"There are no facts, only interpretations."

                                        Friedrich Nietzsche


When a matter goes to court, the parties have diminished their ability to resolve their differences by negotiation.  The initiation of legal proceedings in a court of law is a final and drastic step.


The court system is the only way to force a reluctant party to deal with family law issues.  Litigation does provide resolution for people who cannot find a way to settle their differences any other way.  Unfortunately, litigation is a process focused on the negative aspects of divorce and other family law matters.  In comparison to other divorce options, it causes people to focus on how they are "right" and the other "wrong" when they really just have different ideas about how their lives should look after divorce.


In litigation, decisions are made for the parties by a judge. There are strict rules as to what information may be presented to the decision-maker, who has never seen you before, and will never see you again.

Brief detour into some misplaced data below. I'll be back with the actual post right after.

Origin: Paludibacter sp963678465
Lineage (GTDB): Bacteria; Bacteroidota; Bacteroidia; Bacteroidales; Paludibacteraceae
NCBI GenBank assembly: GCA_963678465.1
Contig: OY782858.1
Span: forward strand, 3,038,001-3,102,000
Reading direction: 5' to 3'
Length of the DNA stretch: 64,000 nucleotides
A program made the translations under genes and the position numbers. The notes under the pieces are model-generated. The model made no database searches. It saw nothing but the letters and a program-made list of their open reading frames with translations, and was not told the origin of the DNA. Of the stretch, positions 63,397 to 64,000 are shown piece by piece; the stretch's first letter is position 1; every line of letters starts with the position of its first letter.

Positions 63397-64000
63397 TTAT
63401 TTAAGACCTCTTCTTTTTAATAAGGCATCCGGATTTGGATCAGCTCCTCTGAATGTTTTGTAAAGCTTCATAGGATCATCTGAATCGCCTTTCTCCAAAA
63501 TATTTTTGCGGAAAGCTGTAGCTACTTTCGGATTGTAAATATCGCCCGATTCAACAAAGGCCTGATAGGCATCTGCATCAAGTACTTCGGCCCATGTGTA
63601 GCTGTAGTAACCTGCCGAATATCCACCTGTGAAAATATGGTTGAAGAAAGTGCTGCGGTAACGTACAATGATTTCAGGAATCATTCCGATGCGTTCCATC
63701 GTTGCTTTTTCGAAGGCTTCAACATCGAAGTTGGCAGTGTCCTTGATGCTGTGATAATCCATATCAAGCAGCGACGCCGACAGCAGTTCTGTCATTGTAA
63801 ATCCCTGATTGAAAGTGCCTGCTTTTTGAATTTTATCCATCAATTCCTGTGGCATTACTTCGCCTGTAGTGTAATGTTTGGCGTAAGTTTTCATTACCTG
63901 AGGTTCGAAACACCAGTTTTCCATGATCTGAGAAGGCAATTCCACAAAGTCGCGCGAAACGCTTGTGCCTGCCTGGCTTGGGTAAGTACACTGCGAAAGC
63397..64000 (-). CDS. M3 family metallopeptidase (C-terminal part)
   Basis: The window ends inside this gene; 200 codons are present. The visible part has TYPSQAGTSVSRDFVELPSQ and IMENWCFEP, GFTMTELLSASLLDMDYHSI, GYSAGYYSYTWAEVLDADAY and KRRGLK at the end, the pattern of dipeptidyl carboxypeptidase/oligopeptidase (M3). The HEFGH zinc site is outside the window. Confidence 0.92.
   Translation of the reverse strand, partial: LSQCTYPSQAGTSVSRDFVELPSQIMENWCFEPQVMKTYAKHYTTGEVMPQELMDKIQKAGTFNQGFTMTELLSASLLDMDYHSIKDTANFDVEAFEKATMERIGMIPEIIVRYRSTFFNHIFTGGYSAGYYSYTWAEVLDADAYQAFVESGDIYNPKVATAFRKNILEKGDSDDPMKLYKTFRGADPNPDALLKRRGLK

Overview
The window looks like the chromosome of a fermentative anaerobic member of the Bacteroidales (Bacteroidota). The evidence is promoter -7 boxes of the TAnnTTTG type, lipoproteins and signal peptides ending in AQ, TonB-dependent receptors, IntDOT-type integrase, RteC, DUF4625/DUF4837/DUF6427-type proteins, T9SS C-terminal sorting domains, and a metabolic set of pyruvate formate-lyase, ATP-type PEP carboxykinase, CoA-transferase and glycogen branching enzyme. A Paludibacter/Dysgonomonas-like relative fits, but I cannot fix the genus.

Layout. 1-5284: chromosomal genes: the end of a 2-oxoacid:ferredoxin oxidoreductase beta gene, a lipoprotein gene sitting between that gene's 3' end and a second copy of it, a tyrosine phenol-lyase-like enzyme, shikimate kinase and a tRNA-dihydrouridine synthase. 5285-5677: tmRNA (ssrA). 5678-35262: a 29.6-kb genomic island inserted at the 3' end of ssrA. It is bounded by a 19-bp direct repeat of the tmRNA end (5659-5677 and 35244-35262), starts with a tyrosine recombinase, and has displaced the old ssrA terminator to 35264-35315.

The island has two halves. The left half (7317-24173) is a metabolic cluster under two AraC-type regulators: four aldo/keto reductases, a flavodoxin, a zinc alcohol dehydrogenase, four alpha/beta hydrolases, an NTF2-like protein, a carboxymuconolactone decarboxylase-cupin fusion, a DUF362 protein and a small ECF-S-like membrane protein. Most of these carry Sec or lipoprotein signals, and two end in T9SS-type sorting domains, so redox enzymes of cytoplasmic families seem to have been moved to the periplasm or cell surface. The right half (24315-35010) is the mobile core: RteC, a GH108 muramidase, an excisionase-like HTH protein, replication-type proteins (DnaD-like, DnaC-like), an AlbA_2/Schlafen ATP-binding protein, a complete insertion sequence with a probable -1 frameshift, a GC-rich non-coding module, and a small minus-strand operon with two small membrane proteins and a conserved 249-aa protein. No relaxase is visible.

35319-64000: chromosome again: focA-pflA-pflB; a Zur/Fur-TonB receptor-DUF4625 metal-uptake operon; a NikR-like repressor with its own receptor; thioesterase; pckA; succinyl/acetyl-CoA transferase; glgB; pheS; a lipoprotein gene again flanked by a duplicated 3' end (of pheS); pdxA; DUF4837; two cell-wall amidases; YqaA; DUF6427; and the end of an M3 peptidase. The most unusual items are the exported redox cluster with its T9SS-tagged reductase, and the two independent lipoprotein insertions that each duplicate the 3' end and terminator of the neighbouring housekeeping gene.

However, litigation and negotiation are not necessarily mutually exclusive.  They can - and at times should - be pursued simultaneously.  Dispute resolution sometimes requires both a power-based approach and an interest-based approach, such as simultaneous pursuit of litigation (use of legal power) and negotiation (attempt to reconcile each parties' interest).


Litigation is expensive and destructive to relationships.  Even though most cases settle before they ever go to trial, the process of preparing to go to trial, if necessary, causes relational damage that is difficult - if not impossible - to repair. Costs of litigation can cause the use of funds that could be put to better use, like children's college or your post-divorce financial autonomy.

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